The novel Habitat Man  illustrates some of the techniques of writing to promote a cause. 

‘Habitat Man’ is a fictional account of Tim, who finding himself fifty, single and in a job he hates, begins a quest to find love and meaning. As a result of a life-coaching session, Tim finds new purpose when he starts the Green Garden Project, which gives free advice on how to turn gardens into habitats for wildlife. His first client is the beautiful Lori and her teenage son Ethan, who loves wildlife just to kill it (along with all potential suitors). When digging for a pond for another client, Tim is shocked to find he’s inadvertently dug up the bones of the famed guerrilla knitter who mysteriously disappeared thirty years ago after achieving notoriety for covering a statue of a colonial imperialist with a knitted shroud. The conspiracy theories that surrounded her disappearance lead to this becoming news. Tim finds himself a key witness in an inquest to determine what really happened – was it really a natural death?

The book celebrates real local projects/organisations such as the Front Garden project, Transition group, guerrilla gardeners, Green Garden Consultancy, Natural Death Centre and others. Through Tim’s journey to confront the secrets from his past and his interaction with a wealth of characters, readers learn about seasonal/low carbon food, how to create habitats for wildlife, home composting, composting toilets, green funerals, roof gardens, green fashion, how to effectively campaign for green policies, the sharing economy, the merits of costing for nature (triple bottom line) accounting and others.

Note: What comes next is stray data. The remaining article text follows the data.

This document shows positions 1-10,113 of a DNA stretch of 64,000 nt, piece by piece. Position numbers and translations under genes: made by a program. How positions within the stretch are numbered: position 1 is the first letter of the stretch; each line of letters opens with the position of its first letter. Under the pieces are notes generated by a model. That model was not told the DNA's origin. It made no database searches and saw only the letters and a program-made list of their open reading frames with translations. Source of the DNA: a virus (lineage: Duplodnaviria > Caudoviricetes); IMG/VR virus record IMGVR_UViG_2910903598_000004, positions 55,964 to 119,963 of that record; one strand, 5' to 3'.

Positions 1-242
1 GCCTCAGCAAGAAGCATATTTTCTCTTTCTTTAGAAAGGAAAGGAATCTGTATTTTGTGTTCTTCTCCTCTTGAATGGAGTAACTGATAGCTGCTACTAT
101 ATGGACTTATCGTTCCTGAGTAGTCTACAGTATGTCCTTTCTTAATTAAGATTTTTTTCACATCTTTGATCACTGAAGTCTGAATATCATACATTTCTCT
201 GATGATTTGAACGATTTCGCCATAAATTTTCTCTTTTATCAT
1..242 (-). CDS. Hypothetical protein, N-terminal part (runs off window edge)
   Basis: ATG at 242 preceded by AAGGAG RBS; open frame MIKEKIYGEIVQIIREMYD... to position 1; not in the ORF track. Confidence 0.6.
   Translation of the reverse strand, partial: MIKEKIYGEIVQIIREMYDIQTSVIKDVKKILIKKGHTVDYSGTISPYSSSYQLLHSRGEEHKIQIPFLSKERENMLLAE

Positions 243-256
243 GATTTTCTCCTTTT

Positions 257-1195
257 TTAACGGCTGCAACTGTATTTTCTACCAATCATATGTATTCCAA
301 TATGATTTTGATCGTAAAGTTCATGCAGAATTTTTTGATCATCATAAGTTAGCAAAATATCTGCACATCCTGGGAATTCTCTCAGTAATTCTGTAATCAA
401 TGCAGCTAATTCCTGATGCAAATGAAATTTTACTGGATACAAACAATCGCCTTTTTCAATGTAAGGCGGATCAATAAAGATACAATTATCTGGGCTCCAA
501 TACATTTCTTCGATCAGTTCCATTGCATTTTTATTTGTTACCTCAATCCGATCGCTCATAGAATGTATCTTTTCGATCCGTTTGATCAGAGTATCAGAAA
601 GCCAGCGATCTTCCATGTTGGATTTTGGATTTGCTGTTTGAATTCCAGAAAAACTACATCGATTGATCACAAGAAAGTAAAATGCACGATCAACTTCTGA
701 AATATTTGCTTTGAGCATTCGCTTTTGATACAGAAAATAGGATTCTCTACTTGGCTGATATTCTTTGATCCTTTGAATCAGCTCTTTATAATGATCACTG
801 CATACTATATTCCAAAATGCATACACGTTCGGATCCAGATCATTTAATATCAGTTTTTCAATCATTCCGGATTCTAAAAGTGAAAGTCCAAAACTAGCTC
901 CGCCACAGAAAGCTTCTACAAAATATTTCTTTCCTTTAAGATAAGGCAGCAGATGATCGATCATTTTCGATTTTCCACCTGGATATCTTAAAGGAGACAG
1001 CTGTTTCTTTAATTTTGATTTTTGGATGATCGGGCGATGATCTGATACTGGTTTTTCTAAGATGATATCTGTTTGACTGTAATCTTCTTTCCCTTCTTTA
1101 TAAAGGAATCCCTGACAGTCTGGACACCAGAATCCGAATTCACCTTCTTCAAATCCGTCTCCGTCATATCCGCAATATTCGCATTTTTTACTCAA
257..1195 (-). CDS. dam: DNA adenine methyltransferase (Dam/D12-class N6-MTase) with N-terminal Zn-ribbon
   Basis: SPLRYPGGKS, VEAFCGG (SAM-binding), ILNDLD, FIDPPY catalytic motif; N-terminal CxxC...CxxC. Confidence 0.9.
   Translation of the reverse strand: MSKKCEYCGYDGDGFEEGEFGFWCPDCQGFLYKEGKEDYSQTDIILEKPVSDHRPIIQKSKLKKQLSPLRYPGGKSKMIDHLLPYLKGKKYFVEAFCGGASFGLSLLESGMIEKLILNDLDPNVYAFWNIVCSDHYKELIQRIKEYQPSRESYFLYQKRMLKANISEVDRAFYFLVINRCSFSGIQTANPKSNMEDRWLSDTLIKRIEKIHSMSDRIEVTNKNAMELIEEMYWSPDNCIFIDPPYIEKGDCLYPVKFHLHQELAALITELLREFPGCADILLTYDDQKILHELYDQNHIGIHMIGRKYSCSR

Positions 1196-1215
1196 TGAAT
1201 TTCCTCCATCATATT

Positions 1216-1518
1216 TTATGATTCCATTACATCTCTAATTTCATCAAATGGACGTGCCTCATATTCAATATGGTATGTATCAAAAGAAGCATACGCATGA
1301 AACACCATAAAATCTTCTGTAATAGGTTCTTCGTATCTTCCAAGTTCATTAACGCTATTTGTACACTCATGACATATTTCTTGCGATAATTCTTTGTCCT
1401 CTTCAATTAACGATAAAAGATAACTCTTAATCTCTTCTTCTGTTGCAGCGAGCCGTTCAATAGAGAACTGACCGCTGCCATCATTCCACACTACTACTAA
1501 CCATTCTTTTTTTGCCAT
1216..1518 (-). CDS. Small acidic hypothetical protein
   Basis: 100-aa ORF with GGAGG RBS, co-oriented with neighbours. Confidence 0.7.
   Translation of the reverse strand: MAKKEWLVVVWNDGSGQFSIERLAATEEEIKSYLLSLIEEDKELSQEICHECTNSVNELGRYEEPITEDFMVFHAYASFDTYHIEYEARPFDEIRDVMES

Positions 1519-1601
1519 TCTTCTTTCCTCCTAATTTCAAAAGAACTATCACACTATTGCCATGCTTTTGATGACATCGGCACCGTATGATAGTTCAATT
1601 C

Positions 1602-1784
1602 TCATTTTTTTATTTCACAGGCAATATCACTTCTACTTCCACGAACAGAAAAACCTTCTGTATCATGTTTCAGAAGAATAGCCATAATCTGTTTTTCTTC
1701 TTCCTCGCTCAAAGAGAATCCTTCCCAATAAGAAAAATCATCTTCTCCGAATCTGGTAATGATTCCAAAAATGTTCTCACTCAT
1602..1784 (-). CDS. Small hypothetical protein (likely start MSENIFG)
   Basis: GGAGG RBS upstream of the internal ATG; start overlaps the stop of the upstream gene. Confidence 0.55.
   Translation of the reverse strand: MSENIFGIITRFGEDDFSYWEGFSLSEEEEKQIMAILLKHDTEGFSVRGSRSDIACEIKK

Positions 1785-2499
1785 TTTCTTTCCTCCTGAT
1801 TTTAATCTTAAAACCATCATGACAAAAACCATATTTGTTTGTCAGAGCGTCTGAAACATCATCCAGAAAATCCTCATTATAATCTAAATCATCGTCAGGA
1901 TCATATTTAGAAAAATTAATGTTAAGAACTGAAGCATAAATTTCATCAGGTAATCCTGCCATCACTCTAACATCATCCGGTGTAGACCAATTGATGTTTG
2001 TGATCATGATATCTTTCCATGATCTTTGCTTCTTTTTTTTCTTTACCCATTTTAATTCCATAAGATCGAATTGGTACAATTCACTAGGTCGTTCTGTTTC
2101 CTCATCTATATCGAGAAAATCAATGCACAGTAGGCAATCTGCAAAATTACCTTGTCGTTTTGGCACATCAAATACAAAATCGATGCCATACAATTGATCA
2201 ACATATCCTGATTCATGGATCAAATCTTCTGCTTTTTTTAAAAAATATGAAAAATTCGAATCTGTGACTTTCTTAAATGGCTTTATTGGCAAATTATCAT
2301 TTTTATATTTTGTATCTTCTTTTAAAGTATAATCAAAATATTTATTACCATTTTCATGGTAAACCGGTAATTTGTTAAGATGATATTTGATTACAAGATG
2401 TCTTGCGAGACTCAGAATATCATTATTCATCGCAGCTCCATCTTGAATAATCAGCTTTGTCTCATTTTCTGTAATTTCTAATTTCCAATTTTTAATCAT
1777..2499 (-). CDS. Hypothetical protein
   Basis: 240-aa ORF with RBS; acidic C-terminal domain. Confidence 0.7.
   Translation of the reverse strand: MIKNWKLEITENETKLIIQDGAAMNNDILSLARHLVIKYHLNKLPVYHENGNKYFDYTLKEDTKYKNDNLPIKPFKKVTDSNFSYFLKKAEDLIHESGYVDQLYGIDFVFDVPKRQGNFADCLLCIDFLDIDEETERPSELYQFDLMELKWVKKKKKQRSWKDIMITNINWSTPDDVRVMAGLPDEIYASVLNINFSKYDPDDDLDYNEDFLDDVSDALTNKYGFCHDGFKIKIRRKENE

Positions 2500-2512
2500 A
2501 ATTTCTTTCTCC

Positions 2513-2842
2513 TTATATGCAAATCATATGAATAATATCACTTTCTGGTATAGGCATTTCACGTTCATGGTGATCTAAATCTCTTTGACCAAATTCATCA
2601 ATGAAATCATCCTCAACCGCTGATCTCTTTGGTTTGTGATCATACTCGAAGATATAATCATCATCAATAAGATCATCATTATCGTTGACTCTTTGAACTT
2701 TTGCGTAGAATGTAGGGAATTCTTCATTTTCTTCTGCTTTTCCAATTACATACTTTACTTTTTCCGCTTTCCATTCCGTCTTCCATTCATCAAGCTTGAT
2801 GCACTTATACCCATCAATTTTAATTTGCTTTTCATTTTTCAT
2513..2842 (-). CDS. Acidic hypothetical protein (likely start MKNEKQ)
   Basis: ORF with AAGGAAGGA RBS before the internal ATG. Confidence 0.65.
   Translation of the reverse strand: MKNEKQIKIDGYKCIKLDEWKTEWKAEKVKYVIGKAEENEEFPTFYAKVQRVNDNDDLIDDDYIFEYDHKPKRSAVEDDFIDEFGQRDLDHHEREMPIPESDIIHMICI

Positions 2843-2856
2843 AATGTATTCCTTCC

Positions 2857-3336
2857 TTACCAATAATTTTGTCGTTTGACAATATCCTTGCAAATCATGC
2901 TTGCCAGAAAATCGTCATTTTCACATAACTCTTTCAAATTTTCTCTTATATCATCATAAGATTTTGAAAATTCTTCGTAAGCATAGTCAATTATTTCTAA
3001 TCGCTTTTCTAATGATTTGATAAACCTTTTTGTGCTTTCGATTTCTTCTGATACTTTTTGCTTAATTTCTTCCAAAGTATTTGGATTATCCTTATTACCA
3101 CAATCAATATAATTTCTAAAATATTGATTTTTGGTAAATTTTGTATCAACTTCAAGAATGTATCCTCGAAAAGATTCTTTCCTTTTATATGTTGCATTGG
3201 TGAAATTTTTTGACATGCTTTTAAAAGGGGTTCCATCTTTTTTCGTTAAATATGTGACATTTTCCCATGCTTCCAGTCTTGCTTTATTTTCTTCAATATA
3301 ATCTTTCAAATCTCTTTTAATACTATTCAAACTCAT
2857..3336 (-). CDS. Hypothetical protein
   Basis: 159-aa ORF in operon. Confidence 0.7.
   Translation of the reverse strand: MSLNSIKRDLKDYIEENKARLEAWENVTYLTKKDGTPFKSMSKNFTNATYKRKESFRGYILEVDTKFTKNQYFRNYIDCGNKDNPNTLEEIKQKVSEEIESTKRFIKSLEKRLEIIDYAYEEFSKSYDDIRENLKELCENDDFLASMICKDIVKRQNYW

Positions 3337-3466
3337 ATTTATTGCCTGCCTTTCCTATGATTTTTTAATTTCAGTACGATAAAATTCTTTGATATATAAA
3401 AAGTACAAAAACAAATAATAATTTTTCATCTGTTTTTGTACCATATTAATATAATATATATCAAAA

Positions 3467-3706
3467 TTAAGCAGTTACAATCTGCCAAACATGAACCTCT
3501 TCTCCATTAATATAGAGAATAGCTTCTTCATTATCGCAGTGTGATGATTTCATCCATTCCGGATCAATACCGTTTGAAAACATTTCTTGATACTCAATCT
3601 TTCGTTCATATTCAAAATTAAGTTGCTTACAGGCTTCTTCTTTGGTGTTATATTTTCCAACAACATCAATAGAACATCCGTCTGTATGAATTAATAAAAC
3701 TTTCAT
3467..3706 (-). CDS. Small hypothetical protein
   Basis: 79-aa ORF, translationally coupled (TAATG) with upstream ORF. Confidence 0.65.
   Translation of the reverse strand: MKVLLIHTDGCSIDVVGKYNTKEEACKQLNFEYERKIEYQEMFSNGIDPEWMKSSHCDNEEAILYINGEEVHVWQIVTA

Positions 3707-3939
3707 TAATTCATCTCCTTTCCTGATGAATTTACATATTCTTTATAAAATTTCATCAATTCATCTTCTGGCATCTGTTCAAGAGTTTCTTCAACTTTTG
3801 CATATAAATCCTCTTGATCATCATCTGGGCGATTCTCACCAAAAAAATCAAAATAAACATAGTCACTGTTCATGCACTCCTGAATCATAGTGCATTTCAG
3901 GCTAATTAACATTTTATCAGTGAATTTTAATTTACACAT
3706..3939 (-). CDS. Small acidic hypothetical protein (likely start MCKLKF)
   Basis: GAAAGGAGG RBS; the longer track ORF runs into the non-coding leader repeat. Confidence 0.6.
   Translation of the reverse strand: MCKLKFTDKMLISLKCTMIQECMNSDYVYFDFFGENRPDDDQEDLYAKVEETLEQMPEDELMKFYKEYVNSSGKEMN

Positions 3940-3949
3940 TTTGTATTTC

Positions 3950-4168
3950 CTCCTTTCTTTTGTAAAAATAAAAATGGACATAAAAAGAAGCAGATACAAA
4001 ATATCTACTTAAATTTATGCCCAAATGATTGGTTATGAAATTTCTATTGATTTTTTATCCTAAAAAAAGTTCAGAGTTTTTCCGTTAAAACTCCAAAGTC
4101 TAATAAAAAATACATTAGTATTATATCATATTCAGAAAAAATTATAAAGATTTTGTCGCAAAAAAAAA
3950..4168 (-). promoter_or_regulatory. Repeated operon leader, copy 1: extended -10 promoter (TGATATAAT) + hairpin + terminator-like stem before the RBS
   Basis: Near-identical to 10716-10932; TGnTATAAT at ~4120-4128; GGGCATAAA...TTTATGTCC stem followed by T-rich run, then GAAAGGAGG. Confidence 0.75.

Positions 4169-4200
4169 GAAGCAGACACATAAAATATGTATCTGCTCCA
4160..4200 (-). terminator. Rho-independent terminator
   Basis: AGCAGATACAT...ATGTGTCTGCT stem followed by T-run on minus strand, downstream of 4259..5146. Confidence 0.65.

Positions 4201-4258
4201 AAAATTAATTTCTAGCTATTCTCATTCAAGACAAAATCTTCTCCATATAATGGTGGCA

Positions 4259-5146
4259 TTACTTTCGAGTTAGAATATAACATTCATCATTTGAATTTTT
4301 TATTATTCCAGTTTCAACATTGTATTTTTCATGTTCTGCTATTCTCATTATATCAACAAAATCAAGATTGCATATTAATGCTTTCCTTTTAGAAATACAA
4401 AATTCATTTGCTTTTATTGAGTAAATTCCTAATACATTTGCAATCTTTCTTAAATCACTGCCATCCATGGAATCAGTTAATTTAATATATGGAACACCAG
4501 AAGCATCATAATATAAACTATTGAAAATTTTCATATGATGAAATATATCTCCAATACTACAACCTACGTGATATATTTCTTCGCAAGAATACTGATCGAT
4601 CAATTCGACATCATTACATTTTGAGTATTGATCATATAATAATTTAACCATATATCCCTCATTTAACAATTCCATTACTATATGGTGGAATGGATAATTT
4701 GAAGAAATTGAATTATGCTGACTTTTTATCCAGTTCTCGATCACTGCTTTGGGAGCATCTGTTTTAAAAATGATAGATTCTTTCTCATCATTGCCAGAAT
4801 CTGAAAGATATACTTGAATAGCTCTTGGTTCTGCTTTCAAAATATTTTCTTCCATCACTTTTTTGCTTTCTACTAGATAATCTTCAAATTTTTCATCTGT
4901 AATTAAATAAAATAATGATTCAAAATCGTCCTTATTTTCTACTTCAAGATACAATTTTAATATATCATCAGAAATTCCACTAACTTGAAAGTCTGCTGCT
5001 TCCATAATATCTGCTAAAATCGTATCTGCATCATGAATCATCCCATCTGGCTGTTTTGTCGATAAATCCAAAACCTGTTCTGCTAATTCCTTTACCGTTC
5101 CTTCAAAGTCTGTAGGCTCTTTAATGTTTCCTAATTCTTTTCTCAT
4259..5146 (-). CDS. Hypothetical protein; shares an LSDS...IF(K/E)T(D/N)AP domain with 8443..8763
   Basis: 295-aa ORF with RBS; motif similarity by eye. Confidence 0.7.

Many scenes take place in back gardens, but each garden has something to keep the reader hooked beyond the advice on wildlife gardening:

  • In the gardens with the love interest, Lori, the readers are kept engaged by seeing the romance play out.
  • In ‘the Polyamorist’ Tim talks about home composting, but the reader is waiting for Dawn the polyamorist to make a move.
  • In the scenes with the wizard, Tim promotes the idea of a pond to attract frogs and bats, but the reader turns the pages in anticipation of some fun magic or wizardry.
  • In Daisy, the Feng Shui gardener’s garden, the mystery of the body in the garden keeps the reader’s interest.
  • Having a body enables a coffin and a burial, enabling the promotion of green funerals. An inquest into the death provides a natural opportunity for a witness from the Natural Death Centre to talk about greener options